Even though I had difficulty with the ravioli attachment, my efforts weren't totally wasted as I did get three very wonderful meals out of the experience. Plus I learned more about making pasta! And I have left-over noodles, perfect for that next batch of lasagna!!

Now, doesn't that bowl of ravioli look delicious? Trust me, it was! Add a Caesar Salad and warm garlic bread and you've got a meal!

Try making your own pasta at least once, you won't be disappointed.
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Saturday, January 23, 2010

The Raw Diet

Most everyone knows I feed raw to my Greyhounds. Actually, I feed half kibble and half raw. For kibble, it's Innova Evo which is the next best thing to feeding raw, in my humble opinion. It's grain-free and is high protein and high fat. This is their morning meal. For their evening meal, I usually feed raw chicken backs which typically have some organ meat still attached so they are getting those nutrients as well. I mix up the chicken backs with turkey necks (once a week), beef heart, mackeral, beef liver, ground beef, ground chicken, ground rabbit, chicken livers, stew meat, etc. It's all raw - not cooked.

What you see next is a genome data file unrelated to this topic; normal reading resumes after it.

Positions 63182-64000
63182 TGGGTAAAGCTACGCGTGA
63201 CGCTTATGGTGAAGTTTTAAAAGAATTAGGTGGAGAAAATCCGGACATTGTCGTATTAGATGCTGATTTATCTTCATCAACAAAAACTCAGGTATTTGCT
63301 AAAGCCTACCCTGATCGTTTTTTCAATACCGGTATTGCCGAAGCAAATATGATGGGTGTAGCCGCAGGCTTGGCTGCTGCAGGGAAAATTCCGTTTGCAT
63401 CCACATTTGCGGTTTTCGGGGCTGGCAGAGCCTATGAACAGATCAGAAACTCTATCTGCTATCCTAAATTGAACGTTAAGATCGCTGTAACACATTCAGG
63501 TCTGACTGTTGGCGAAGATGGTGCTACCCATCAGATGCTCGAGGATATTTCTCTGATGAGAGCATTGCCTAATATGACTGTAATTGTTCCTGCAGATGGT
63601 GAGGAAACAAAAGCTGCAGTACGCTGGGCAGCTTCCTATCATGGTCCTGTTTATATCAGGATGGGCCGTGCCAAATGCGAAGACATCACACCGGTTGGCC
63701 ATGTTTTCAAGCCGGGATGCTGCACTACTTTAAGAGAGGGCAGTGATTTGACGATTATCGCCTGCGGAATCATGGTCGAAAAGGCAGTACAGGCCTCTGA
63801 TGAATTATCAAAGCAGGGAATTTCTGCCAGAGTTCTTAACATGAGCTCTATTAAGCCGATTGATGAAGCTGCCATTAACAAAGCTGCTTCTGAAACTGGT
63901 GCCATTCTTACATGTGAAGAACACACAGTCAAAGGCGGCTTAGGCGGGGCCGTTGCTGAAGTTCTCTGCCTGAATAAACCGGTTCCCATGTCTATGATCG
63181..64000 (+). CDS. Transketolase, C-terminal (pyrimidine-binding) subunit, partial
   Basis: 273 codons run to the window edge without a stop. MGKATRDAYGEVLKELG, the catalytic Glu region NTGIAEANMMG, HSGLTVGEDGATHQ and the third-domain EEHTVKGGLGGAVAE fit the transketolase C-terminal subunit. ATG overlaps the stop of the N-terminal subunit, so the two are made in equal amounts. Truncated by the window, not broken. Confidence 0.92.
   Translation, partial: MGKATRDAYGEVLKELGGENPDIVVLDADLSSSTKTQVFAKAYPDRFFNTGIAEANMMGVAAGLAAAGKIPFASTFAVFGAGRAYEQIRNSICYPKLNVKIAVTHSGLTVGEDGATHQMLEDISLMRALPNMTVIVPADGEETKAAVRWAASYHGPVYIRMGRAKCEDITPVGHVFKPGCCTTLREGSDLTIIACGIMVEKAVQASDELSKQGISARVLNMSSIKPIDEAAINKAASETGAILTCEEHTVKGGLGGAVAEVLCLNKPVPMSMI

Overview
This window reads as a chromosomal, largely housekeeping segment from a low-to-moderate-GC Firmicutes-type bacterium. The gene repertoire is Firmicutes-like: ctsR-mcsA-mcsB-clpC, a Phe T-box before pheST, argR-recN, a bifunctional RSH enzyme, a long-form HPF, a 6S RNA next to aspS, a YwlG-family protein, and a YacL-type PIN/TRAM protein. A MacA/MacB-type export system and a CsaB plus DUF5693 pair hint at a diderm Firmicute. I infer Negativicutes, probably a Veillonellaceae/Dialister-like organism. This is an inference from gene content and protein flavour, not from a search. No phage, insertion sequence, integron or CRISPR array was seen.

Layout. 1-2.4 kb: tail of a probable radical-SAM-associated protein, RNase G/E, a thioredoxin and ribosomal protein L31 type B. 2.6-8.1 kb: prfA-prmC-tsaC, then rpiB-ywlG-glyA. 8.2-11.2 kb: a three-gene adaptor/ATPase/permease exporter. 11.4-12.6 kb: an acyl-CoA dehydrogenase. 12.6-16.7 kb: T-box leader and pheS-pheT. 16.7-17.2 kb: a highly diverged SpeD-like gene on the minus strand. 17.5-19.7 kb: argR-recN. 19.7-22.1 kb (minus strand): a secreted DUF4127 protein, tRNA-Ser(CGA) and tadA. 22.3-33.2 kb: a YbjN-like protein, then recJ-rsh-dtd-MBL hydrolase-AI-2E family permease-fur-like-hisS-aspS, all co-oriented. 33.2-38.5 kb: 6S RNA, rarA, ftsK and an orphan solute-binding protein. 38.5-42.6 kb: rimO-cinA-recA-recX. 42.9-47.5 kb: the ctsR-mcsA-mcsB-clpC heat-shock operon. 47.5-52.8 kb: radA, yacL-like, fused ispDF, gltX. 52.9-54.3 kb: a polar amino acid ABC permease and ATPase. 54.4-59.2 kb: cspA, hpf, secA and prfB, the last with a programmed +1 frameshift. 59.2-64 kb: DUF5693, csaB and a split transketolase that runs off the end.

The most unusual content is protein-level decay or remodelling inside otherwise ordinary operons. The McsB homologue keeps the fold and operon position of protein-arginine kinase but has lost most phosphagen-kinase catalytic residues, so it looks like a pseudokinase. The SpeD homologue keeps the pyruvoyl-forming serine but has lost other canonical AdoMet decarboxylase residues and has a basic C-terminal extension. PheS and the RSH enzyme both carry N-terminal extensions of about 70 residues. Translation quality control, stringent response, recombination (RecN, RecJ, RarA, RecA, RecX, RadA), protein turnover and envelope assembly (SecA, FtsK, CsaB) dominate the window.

One day I'm going to get my courage up to get some chicken feet. I know, it's disgusting, but they are suppose to be great for their teeth and they usually love 'em! Oh, and they also get fruit regularly and frozen veggie glop which has a mixture of veggies, cottage cheese, and raw eggs!! When I'm baking and have egg shells left over, they get those, too!! Yep, it's okay to feed all these things and typically your dog will flourish. They love all of it and if kibble weren't around, this is what they would eat! And they have the whitest teeth and freshest breath!!

So, yesterday it was time to stock back up on chicken backs. I get these at a place in Marietta called Tip Top Foods. They charge $14 or so for 40 pounds. I purchased two 40 pound cases and the total was $32. And for the first time, I purchased a 40 pound case of turkey necks for $21. All of this will last 2-3 months for four Greyhounds, again, just feeding the evening meal. How long all that will last depends on how much of the other I slide in on a weekly basis! And that depends on what I can get and at what price!